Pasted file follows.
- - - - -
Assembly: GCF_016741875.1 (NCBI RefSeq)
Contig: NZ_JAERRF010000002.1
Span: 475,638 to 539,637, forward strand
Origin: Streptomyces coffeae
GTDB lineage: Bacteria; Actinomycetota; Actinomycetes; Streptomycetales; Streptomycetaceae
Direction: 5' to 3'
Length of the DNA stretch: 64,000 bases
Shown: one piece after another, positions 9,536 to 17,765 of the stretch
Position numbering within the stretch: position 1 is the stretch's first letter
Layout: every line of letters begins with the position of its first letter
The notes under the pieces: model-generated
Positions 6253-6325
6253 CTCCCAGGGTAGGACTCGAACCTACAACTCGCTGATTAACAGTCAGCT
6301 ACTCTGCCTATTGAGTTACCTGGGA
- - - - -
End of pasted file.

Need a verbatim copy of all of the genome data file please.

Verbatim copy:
Assembly: GCF_016741875.1 (NCBI RefSeq)
Contig: NZ_JAERRF010000002.1
Span: 475,638 to 539,637, forward strand
Origin: Streptomyces coffeae
GTDB lineage: Bacteria; Actinomycetota; Actinomycetes; Streptomycetales; Streptomycetaceae
Direction: 5' to 3'
Length of the DNA stretch: 64,000 bases
Shown: one piece after another, positions 9,536 to 17,765 of the stretch
Position numbering within the stretch: position 1 is the stretch's first letter
Layout: every line of letters begins with the position of its first letter
The notes under the pieces: model-generated
Positions 6253-6325
6253 CTCCCAGGGTAGGACTCGAACCTACAACTCGCTGATTAACAGTCAGCT
6301 ACTCTGCCTATTGAGTTACCTGGGA